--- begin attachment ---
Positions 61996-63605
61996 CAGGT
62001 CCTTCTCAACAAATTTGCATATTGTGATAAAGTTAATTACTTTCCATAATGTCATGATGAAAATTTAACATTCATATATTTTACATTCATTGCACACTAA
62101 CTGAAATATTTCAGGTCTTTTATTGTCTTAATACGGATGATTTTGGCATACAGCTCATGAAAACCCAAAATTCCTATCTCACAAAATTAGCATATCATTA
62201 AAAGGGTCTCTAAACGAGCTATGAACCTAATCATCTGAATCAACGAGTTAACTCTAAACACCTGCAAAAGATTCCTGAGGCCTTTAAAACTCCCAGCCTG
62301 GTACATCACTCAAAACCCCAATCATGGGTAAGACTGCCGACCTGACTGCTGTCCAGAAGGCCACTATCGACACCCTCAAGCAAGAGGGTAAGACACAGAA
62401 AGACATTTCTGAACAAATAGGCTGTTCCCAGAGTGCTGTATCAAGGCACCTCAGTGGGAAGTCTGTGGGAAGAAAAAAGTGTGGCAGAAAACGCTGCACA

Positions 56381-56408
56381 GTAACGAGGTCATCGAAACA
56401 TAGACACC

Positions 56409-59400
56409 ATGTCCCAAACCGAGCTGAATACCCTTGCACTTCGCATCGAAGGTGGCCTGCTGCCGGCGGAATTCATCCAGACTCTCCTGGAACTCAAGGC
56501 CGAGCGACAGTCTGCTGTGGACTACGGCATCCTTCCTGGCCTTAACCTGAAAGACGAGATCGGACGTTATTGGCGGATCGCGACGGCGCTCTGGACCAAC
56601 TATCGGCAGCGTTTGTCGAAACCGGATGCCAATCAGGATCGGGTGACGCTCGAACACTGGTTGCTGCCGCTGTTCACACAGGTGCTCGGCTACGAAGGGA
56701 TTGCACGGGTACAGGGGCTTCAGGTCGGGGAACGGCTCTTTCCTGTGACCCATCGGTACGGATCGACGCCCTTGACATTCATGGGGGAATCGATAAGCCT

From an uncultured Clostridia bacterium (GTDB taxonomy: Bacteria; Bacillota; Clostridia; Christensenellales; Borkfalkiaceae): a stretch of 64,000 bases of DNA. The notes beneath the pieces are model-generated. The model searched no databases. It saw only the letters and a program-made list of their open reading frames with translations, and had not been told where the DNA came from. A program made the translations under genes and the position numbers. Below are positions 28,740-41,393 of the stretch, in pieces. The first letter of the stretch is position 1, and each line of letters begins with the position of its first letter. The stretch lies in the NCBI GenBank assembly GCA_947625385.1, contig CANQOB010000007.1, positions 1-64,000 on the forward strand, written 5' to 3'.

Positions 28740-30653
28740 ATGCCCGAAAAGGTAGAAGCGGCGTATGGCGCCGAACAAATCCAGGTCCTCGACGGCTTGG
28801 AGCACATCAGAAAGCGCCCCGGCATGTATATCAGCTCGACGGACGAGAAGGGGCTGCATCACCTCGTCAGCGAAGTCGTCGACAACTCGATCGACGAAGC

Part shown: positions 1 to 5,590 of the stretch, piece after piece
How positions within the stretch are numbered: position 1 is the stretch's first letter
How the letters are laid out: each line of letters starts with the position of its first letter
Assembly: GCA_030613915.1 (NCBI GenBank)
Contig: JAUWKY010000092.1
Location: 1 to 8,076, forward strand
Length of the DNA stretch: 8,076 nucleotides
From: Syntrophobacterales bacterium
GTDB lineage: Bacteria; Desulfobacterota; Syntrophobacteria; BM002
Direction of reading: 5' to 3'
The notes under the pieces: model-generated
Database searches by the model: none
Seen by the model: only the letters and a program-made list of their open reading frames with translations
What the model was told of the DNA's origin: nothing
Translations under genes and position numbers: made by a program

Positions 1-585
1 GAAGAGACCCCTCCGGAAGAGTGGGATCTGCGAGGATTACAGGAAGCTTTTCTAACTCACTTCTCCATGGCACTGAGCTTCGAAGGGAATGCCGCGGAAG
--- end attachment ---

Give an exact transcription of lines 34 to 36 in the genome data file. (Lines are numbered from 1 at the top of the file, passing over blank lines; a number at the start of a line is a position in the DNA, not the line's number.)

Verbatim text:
Translations under genes and position numbers: made by a program

Positions 1-585
1 GAAGAGACCCCTCCGGAAGAGTGGGATCTGCGAGGATTACAGGAAGCTTTTCTAACTCACTTCTCCATGGCACTGAGCTTCGAAGGGAATGCCGCGGAAG